"If, without disturbing him," she said, raising her hand to Mr. Lorry as he stooped over them, after repeated blowings of his nose, "all could be arranged for our leaving Paris at once, so that, from the very door, he could be taken away--"
"But, consider. Is he fit for the journey?" asked Mr. Lorry.
"More fit for that, I think, than to remain in this city, so dreadful to him."
"It is true," said Defarge, who was kneeling to look on and hear. "More than that; Monsieur Manette is, for all reasons, best out of France. Say, shall I hire a carriage and post-horses?"
"That's business," said Mr. Lorry, resuming on the shortest notice his methodical manners; "and if business is to be done, I had better do it."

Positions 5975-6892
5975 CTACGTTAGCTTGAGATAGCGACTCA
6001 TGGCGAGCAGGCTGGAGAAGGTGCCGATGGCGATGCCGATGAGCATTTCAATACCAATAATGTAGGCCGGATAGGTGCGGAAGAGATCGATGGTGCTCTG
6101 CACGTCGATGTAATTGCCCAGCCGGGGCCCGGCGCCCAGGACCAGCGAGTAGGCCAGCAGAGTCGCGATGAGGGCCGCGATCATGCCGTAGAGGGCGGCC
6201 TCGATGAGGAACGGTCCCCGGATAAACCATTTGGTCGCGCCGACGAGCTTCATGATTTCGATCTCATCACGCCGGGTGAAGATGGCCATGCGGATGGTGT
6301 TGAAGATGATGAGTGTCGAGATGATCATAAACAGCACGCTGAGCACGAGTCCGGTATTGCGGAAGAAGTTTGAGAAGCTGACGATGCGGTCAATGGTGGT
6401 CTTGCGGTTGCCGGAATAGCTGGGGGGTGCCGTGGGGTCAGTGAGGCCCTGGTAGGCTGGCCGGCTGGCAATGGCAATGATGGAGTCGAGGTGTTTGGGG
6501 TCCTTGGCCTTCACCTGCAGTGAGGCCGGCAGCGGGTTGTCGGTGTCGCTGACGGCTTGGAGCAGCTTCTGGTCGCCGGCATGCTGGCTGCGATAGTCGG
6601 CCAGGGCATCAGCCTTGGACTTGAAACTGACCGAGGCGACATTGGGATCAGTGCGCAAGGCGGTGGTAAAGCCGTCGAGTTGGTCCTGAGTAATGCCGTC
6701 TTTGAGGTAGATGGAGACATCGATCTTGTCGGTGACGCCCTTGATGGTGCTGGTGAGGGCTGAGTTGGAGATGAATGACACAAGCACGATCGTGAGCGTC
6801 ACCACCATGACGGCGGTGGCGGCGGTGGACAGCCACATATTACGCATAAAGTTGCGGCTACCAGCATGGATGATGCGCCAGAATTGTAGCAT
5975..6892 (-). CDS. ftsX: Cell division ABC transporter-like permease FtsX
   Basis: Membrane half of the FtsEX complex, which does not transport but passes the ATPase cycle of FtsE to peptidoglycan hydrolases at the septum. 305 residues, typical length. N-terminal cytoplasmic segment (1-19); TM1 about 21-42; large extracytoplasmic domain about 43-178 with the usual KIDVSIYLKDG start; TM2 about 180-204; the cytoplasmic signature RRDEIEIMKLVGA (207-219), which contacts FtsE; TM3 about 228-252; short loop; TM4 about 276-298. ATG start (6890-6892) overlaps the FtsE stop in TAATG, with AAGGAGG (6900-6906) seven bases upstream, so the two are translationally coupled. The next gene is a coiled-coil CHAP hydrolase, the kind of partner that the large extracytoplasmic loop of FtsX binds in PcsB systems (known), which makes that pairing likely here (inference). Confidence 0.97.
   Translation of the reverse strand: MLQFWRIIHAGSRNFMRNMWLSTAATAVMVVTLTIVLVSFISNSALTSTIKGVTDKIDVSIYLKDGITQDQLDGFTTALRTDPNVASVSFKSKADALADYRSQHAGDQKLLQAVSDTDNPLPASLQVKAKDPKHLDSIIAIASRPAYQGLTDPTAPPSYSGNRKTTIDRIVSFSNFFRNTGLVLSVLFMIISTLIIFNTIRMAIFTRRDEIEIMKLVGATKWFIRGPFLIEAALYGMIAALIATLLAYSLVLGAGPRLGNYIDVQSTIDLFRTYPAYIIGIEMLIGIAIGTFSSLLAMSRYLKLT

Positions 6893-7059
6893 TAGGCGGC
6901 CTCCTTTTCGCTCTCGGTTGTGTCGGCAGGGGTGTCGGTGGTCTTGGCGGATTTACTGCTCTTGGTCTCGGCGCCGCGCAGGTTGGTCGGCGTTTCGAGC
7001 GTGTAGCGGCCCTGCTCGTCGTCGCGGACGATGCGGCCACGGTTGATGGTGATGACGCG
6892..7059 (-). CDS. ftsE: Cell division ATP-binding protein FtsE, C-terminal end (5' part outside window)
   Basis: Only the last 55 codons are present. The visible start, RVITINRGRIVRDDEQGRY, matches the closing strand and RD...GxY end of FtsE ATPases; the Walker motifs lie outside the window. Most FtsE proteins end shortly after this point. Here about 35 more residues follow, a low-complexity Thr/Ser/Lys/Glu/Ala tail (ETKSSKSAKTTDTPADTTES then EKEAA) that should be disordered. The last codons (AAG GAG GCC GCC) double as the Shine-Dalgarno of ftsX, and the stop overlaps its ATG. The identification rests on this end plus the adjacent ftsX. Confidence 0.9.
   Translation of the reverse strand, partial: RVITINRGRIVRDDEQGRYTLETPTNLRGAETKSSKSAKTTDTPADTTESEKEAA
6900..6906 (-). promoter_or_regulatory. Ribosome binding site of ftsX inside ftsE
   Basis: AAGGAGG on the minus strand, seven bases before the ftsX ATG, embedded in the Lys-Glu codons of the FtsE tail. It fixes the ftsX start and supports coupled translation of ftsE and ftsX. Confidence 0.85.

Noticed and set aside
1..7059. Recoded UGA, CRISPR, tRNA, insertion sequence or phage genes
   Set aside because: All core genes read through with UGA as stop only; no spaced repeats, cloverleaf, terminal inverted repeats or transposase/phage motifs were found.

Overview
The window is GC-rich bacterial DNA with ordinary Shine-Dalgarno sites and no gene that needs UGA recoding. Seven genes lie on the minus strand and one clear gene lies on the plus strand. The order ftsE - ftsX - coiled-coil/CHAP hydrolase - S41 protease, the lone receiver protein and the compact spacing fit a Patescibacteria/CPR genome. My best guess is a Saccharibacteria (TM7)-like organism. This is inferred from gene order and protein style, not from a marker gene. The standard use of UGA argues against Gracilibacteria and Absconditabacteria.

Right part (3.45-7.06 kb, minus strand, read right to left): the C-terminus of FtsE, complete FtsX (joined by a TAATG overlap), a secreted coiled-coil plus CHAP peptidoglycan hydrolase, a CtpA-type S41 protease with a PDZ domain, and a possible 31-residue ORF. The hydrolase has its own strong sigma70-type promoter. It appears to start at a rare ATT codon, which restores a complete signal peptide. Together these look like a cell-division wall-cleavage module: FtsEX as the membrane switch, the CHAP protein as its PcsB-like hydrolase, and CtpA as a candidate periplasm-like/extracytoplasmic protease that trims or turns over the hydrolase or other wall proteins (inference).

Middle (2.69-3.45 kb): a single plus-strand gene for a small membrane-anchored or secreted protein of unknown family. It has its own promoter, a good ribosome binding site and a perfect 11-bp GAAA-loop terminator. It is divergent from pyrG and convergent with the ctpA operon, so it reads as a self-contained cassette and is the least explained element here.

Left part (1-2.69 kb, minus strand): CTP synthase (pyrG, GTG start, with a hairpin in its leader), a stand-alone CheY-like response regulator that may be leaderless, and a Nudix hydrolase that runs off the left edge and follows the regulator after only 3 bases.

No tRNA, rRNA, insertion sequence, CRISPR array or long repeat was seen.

"Then be so kind," urged Miss Manette, "as to leave us here. You see how composed he has become, and you cannot be afraid to leave him with me now. Why should you be? If you will lock the door to secure us from interruption, I do not doubt that you will find him, when you come back, as quiet as you leave him. In any case, I will take care of him until you return, and then we will remove him straight."